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The Black family and Black's Grove from the writings of Robert C. Zosel

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Lina Belar, Wadena County Historical Society

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"Captain John Black was a Captain in the British Merchant Marine and captained a British clipper ship named "The City of Glasgow. In those times it was proper for a Captain to take his wife and family with him. He did this, taking his wife and two older children with him on one voyage. In all he sailed around the world four times. After suffering a heat stroke on one of his voyages on the advice of his doctor he quit the sea. He then wrote to a cousin, a member of the Furness Colony which had settled in Compton township, Otter Tail County in 1873, namely William Anderson, who advised that a farm adjacent to his was for sale. John Black bought the farm, in section two and three of Compton township, sight unseen and he and his son Jack arrived at Wadena in early 1888, the year of the big blizzard to find snow to the top of the fence posts. Mrs. Black and the other five children arrived later that year. The Blacks had eight children, two dying in infancy, the other six were Isa, John (Jack), Effie, Lillias, Mina and Angus. The family settled in section two and three of Compton township. It is doubtful that John Black was much of a farmer but evidently he did quite well. However, he suffered from Bright's disease (a staph infection of the kidneys) which in those times was incurable. Evidently this was a very painful affliction and in 1891 he took his own live.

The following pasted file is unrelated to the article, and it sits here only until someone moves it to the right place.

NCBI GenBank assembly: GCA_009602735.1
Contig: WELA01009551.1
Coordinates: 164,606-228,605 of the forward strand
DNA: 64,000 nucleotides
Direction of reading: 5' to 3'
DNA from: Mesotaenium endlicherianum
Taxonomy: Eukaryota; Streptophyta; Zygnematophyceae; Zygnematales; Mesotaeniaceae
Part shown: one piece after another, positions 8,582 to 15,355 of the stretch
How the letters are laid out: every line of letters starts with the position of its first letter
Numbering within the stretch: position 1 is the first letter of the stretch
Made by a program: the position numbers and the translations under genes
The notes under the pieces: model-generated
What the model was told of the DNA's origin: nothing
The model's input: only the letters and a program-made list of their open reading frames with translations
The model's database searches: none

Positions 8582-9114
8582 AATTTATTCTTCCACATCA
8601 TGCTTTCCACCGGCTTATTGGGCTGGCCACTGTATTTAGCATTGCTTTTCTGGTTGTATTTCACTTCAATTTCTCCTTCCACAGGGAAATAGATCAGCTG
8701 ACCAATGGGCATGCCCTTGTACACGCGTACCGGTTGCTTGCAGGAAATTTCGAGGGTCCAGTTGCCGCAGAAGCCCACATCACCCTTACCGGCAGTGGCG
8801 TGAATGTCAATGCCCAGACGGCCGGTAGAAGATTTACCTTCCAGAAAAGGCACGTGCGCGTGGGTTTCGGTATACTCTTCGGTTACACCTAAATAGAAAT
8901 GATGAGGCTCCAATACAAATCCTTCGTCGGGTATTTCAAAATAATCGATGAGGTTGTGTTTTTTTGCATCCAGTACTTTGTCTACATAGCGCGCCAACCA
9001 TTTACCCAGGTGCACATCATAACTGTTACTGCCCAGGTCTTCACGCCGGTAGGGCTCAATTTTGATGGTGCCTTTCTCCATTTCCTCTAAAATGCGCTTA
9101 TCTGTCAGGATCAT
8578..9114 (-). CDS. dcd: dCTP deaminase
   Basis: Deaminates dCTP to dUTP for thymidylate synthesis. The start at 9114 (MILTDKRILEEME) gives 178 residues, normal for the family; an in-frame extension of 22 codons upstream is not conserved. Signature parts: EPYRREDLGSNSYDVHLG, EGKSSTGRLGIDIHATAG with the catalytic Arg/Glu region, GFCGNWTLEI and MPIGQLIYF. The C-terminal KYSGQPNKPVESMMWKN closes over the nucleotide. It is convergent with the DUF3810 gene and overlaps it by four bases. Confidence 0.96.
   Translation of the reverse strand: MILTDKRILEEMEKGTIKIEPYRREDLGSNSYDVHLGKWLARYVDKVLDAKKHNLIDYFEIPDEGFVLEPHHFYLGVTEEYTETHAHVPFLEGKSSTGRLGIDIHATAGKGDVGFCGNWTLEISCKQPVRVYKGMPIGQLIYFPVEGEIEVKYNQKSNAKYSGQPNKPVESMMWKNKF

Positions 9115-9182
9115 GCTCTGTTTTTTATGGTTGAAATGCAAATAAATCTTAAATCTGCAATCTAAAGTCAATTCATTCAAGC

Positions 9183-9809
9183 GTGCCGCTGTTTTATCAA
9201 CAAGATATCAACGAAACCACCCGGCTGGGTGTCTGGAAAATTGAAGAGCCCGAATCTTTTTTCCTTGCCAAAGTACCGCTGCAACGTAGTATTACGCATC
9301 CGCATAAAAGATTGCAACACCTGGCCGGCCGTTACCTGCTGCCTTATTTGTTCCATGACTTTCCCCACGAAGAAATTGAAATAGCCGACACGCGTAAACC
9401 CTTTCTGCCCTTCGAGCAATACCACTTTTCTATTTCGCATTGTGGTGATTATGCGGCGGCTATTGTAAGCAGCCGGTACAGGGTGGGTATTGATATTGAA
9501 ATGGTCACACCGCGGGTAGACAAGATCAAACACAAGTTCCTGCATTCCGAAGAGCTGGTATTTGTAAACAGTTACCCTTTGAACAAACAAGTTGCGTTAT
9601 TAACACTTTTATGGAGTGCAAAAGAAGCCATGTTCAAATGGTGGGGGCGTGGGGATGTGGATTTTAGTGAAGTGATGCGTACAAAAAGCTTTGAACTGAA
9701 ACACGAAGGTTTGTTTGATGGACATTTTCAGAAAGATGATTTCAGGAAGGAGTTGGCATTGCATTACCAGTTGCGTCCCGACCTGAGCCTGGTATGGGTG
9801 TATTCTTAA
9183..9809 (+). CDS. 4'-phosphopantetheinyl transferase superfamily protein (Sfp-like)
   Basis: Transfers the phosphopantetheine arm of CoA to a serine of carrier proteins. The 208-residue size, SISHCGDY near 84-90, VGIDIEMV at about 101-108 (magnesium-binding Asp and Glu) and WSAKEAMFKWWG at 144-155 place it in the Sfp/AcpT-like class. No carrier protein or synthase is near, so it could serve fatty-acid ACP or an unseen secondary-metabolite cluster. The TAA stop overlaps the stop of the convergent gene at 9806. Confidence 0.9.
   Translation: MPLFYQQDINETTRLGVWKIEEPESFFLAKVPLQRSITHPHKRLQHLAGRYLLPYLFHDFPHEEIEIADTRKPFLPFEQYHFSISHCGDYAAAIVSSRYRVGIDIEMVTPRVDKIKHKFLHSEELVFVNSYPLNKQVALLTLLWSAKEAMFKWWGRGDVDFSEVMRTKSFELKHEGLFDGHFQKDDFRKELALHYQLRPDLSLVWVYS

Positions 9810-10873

After John Black Sr.'s death Annie continued to live on the farm until her death in 1933. From the beginning, the Black family allowed families to picnic in the grove which was an ideal setting with the creek running through it and big pine trees and oaks. The Black family spent considerable time cleaning up debris and making the park a delightful place. It was used as a picnic area as early as 1900. Mrs. Black was noted for her hospitality and gracious demeanor.

A 1913 Wadena Pioneer Journal contained an article that stated that for those in favor of picnicking at Black's Grove there would be a five cent charge for any person entering the Grove over 16 years of age. There will be found a small box attached to the entrance gate and it is hoped that no one will forget to drop in their nickel. All money collected in this way will go towards purchasing books for the public library.

In the winter of 1917, a group of Wadena's young men who were outdoor enthusiasts erected a huge slide at the Grove at considerable expense and announced that it was ready for use. Due to the expense of construction they concluded to lease the slide and all equipment to parties wishing to use it on the payment of $3 per night. The charge was the same regardless of the size of the party. The slide is described as a huge scaffolding at the head of the hill which has been iced all the way, making it possible for the party to shoot down the long incline, across the bottom and partway up the slide at the other end, several blocks away. Arrangements for the use of the slide may be made with John or Angus Black.